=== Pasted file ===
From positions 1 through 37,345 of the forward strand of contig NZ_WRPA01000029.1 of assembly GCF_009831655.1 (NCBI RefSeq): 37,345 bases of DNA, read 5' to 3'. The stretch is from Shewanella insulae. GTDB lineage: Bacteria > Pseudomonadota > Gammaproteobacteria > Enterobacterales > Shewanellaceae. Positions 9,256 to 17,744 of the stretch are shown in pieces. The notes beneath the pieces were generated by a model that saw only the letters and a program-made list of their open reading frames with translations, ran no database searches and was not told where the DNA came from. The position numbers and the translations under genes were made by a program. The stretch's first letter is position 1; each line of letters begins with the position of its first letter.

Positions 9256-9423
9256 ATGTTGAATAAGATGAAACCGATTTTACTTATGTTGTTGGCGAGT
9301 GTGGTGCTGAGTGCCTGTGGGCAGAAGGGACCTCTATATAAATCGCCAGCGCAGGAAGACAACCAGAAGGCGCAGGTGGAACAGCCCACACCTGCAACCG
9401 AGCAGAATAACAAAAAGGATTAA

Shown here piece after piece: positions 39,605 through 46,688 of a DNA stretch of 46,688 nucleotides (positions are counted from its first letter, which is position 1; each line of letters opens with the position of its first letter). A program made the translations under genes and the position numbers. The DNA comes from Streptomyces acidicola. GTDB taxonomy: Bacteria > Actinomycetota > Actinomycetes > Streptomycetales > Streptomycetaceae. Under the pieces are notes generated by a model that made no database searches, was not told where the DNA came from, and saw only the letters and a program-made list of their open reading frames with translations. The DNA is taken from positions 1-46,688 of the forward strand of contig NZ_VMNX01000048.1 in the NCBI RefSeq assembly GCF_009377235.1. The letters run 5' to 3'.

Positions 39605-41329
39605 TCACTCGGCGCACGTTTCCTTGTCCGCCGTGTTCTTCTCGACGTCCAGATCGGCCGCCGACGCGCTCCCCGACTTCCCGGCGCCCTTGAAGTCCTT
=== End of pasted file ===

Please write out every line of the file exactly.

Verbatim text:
From positions 1 through 37,345 of the forward strand of contig NZ_WRPA01000029.1 of assembly GCF_009831655.1 (NCBI RefSeq): 37,345 bases of DNA, read 5' to 3'. The stretch is from Shewanella insulae. GTDB lineage: Bacteria > Pseudomonadota > Gammaproteobacteria > Enterobacterales > Shewanellaceae. Positions 9,256 to 17,744 of the stretch are shown in pieces. The notes beneath the pieces were generated by a model that saw only the letters and a program-made list of their open reading frames with translations, ran no database searches and was not told where the DNA came from. The position numbers and the translations under genes were made by a program. The stretch's first letter is position 1; each line of letters begins with the position of its first letter.

Positions 9256-9423
9256 ATGTTGAATAAGATGAAACCGATTTTACTTATGTTGTTGGCGAGT
9301 GTGGTGCTGAGTGCCTGTGGGCAGAAGGGACCTCTATATAAATCGCCAGCGCAGGAAGACAACCAGAAGGCGCAGGTGGAACAGCCCACACCTGCAACCG
9401 AGCAGAATAACAAAAAGGATTAA

Shown here piece after piece: positions 39,605 through 46,688 of a DNA stretch of 46,688 nucleotides (positions are counted from its first letter, which is position 1; each line of letters opens with the position of its first letter). A program made the translations under genes and the position numbers. The DNA comes from Streptomyces acidicola. GTDB taxonomy: Bacteria > Actinomycetota > Actinomycetes > Streptomycetales > Streptomycetaceae. Under the pieces are notes generated by a model that made no database searches, was not told where the DNA came from, and saw only the letters and a program-made list of their open reading frames with translations. The DNA is taken from positions 1-46,688 of the forward strand of contig NZ_VMNX01000048.1 in the NCBI RefSeq assembly GCF_009377235.1. The letters run 5' to 3'.

Positions 39605-41329
39605 TCACTCGGCGCACGTTTCCTTGTCCGCCGTGTTCTTCTCGACGTCCAGATCGGCCGCCGACGCGCTCCCCGACTTCCCGGCGCCCTTGAAGTCCTT